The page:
The mobile world is Google’s oyster

Android.

I’ve spent most of my tech reading time over the past few days reviewing the world’s reactions to Google I/O. Google announced some pretty cool stuff for Android, and the company clearly has Apple in its sights when it comes to market share. Even more interesting to me, though, was that the “Microsoft” didn’t seem to be on anyone’s mind. John Gruber put together a great read on the subject, so I’ll defer to him here.

As Gruber sees it, Google is taking its gigantic, Android-shaped bite out of Microsoft’s pie, not Apple’s. Google is the licensed OS player because it licenses Android for free, not on a fee-per-unit basis. That says nothing of Microsoft’s crazy volume requirements to turn a profit. The company currently charges something between $8 and $12 per handset. When you hold just 6.8 percent of the world market share, that license fee is a joke.

The volume game isn’t necessarily where you find the profits, either. Nokia sells a LOT more units than Apple, but Apple still makes a better profit. Microsoft is in an absolutely awful position to make a dent in the market. Hell, they still haven’t even launched a competitive platform. Microsoft was already too late when the iPhone launched three years ago. I have to thank John Gruber for this Ballmer quote about the iPhone launch, which I had never seen before:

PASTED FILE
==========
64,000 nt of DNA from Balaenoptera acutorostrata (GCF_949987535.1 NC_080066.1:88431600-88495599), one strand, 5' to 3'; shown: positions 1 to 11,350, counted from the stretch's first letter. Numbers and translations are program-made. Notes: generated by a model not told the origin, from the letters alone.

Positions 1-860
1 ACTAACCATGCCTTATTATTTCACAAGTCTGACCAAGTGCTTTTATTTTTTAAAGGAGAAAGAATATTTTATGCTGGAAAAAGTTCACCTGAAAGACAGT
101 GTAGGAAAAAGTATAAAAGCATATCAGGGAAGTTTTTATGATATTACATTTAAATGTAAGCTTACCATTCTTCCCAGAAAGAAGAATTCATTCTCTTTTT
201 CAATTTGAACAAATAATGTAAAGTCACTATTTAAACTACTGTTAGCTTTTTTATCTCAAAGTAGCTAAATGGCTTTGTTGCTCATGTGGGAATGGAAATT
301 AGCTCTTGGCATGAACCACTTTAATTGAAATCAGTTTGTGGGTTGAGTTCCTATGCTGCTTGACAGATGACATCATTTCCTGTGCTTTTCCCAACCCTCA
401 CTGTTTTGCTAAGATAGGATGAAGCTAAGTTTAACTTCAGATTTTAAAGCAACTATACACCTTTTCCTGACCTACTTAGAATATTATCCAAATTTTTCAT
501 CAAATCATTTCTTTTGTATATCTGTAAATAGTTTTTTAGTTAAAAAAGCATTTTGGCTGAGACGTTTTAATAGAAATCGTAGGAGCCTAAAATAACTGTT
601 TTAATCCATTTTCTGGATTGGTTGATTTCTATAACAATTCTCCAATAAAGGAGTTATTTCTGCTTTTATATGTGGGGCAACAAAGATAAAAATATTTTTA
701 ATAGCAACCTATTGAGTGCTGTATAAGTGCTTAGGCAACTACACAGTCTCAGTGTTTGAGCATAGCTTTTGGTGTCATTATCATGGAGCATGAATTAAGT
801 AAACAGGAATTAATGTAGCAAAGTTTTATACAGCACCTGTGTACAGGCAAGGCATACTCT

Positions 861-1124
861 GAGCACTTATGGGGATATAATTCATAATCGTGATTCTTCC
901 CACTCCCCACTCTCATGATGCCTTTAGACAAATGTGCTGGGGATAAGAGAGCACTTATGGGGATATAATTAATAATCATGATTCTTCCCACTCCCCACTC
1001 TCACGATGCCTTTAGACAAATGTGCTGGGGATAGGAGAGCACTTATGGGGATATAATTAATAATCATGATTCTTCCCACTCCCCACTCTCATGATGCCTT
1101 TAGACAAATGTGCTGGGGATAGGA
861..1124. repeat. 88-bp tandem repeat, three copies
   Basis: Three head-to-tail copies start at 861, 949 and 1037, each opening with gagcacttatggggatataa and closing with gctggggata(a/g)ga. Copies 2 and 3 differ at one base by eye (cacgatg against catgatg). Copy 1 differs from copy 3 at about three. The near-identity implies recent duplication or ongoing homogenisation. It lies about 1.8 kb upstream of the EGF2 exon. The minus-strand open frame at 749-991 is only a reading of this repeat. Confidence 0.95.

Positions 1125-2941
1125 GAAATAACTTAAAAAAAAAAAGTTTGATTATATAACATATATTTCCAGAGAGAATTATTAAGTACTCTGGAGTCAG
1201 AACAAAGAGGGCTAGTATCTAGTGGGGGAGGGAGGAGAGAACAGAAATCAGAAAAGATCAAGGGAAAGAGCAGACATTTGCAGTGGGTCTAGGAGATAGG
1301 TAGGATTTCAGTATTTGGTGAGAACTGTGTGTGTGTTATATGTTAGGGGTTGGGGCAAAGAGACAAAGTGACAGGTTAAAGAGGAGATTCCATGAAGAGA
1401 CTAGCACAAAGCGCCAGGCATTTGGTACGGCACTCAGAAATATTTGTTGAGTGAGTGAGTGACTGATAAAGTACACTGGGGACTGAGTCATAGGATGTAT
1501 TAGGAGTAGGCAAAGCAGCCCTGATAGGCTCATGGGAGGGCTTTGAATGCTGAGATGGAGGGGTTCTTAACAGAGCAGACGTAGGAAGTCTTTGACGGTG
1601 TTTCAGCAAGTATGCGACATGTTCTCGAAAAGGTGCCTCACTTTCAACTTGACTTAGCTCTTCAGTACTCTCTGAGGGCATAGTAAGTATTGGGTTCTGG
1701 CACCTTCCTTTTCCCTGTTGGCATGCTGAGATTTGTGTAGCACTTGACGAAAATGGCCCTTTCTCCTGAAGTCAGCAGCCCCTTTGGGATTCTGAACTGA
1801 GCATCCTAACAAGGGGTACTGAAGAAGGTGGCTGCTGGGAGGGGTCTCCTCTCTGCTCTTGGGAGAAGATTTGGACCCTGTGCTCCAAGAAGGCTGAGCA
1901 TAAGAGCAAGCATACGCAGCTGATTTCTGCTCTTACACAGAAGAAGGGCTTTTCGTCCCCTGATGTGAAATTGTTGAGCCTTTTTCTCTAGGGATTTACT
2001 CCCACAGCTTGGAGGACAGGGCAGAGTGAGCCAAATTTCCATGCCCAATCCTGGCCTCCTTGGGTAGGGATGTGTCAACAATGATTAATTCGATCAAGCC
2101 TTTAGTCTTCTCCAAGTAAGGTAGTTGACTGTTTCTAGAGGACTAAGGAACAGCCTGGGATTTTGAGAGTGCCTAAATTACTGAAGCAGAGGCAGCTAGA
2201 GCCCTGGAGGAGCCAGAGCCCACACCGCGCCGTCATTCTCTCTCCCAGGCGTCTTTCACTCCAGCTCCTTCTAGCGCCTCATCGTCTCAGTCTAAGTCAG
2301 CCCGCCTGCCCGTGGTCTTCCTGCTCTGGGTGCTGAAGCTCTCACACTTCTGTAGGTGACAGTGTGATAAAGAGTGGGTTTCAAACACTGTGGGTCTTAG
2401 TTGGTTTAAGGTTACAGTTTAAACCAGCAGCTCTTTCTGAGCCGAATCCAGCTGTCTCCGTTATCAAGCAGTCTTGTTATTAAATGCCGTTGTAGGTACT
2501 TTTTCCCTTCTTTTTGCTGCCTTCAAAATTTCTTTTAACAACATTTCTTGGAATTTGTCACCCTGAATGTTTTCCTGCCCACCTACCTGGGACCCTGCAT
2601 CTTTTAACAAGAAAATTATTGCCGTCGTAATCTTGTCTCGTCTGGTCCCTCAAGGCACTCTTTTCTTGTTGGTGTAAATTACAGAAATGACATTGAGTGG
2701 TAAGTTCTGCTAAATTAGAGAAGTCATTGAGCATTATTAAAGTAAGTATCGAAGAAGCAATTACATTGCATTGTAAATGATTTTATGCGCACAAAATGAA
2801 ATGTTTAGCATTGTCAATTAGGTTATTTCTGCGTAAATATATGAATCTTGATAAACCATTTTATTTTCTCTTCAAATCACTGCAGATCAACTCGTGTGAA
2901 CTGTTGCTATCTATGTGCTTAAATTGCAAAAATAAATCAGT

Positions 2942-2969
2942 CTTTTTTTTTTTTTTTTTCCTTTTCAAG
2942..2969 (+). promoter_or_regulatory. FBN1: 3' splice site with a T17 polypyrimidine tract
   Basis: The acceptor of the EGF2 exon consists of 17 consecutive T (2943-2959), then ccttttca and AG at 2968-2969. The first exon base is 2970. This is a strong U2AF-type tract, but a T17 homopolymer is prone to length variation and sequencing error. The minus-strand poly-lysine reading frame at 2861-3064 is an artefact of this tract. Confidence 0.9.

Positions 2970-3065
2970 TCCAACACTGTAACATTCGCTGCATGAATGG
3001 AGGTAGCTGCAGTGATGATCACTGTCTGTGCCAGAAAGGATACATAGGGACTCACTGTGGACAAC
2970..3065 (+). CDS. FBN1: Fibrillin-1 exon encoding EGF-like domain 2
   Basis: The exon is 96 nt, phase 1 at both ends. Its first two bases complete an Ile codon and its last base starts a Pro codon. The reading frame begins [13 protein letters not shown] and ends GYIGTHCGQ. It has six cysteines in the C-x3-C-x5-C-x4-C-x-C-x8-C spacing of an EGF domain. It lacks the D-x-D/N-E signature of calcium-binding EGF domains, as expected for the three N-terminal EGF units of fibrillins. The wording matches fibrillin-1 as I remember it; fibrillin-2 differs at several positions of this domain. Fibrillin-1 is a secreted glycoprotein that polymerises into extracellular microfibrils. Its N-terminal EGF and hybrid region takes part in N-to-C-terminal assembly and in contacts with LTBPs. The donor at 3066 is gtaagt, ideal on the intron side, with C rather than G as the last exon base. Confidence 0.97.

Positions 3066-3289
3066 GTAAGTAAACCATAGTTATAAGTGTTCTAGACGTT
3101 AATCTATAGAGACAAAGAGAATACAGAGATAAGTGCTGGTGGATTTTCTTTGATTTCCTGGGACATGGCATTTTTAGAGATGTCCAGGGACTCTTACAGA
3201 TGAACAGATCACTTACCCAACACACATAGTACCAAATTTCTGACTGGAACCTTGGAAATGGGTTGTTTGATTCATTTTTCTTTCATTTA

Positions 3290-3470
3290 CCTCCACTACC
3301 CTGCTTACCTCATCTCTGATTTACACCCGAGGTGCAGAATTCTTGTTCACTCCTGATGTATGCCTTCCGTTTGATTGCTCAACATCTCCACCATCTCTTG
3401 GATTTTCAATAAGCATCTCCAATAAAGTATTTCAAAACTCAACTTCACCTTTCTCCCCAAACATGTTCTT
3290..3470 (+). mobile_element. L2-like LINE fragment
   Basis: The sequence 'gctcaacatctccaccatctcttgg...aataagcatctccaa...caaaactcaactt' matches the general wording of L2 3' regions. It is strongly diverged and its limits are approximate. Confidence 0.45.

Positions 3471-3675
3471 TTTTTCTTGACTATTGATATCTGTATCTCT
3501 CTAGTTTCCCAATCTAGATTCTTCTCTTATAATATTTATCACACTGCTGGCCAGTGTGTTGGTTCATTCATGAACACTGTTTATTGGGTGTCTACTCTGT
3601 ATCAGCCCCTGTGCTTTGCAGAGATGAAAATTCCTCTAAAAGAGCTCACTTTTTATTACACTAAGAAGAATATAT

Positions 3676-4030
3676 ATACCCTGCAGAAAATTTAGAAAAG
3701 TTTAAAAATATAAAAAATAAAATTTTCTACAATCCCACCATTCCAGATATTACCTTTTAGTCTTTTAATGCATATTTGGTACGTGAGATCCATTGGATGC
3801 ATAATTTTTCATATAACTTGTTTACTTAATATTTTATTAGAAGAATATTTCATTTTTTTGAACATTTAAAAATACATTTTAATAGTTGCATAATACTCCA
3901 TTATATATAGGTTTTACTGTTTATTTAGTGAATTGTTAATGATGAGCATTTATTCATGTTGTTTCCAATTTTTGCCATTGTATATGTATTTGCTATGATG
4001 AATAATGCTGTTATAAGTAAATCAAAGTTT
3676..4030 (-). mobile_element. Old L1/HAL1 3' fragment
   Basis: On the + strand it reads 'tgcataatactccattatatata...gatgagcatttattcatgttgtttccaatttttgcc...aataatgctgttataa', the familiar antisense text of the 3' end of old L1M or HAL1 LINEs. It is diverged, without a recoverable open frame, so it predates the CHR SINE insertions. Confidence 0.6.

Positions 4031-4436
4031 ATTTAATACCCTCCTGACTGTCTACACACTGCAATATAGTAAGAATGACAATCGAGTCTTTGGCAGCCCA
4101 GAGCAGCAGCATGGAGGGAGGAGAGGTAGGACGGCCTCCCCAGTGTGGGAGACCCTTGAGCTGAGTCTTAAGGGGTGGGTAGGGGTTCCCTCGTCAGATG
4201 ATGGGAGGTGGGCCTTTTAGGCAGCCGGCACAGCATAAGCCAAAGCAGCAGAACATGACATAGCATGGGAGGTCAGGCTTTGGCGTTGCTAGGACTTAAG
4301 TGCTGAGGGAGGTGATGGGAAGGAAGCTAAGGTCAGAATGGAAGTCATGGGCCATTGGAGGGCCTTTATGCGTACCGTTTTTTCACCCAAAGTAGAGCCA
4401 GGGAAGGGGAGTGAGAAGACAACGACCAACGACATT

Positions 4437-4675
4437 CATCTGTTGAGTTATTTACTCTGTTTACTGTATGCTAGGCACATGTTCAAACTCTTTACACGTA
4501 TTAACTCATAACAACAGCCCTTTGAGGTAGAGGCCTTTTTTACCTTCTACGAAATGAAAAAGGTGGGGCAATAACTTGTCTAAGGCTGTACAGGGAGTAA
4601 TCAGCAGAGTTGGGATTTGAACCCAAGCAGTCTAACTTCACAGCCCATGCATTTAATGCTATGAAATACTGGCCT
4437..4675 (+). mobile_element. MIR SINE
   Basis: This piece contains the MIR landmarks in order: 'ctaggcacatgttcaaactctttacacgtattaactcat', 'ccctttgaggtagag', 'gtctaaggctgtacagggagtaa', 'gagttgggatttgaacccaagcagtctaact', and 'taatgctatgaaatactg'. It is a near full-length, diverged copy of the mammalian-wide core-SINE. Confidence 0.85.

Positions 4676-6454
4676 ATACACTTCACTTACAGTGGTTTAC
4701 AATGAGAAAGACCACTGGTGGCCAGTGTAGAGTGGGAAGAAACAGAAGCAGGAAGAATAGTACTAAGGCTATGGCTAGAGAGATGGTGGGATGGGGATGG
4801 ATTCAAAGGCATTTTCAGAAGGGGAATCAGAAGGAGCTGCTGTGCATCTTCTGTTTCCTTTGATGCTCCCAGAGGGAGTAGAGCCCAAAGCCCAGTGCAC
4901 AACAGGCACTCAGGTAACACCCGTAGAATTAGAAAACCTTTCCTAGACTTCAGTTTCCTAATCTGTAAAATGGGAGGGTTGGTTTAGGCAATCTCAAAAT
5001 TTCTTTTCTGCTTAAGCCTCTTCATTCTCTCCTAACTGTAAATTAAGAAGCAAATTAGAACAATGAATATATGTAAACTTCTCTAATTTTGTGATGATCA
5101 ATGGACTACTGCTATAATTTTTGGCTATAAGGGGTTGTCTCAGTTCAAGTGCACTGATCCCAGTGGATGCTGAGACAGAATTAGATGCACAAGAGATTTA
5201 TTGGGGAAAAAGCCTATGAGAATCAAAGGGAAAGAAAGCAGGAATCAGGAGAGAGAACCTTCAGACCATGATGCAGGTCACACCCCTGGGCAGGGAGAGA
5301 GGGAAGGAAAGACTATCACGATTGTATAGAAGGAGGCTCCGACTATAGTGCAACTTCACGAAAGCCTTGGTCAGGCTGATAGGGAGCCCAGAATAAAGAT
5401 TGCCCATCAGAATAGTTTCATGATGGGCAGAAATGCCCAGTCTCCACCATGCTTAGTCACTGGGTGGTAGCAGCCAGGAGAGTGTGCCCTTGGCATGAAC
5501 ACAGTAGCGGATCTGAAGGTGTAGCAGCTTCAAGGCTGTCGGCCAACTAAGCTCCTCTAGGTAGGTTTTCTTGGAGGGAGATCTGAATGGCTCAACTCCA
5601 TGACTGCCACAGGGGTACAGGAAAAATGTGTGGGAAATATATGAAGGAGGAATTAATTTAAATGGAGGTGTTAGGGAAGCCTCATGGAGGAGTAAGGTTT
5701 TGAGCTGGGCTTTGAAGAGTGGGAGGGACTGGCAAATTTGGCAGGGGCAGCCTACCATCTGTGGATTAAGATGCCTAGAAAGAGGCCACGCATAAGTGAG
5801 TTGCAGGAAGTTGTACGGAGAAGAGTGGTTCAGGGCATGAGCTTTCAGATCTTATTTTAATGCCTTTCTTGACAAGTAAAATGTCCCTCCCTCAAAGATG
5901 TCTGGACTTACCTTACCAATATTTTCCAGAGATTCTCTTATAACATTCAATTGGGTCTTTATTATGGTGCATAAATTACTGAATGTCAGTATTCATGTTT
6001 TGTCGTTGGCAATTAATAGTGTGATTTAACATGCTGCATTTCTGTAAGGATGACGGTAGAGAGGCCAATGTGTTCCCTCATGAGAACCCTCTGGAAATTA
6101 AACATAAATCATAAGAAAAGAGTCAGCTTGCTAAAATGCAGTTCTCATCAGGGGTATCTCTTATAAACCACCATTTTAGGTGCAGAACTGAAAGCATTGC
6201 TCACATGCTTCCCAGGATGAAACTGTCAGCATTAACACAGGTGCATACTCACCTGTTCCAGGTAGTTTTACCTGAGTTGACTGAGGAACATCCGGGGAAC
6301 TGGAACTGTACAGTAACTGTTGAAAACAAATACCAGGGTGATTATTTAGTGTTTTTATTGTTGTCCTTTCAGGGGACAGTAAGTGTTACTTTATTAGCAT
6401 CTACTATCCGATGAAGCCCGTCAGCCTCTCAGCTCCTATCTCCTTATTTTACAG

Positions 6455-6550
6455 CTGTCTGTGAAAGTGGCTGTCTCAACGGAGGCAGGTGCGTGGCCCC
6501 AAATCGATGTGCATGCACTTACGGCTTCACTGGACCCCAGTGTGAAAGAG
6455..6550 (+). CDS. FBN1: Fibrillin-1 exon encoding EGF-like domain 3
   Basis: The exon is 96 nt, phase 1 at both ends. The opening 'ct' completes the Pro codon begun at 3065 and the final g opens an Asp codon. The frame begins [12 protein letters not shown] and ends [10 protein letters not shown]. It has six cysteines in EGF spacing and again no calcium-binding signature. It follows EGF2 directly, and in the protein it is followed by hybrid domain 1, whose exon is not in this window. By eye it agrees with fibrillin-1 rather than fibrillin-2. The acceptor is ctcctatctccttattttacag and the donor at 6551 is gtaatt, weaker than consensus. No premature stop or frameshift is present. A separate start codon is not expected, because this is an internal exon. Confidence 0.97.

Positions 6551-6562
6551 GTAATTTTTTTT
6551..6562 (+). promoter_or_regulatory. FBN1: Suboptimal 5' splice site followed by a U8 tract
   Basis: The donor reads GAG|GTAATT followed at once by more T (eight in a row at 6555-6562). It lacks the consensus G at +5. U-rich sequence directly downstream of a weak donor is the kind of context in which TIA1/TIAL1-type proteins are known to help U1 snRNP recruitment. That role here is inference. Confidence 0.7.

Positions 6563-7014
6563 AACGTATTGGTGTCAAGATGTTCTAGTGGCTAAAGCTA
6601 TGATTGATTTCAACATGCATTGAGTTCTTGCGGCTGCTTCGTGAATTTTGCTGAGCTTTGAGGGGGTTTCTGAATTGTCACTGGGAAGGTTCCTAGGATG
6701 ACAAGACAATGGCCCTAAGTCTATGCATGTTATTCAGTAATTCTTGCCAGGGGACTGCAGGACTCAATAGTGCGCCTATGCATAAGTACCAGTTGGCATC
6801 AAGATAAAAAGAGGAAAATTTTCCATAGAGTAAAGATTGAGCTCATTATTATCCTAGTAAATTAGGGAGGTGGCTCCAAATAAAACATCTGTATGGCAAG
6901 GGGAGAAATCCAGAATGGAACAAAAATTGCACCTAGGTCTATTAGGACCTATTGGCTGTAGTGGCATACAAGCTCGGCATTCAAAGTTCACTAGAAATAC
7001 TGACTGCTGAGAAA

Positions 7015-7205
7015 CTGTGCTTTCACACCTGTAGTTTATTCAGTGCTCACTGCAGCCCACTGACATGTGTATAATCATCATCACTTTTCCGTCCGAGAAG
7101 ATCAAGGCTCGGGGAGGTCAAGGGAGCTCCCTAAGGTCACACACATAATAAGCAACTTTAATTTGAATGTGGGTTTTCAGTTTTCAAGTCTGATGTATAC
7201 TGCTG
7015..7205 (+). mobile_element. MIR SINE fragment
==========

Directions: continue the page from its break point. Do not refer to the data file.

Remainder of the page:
“There’s no chance that the iPhone is going to get any significant market share. No chance. It’s a $500 subsidized item. They may make a lot of money. But if you actually take a look at the 1.3 billion phones that get sold, I’d prefer to have our software in 60 percent or 70 percent or 80 percent of them, than I would to have 2 percent or 3 percent, which is what Apple might get.”

Well, Steve, I have bad news. The iPhone OS was just reported at 15.2 percent of the global market share. That 80 percent market share you were hoping for? Yeah, that’s never going to happen.

Source: Daring Fireball

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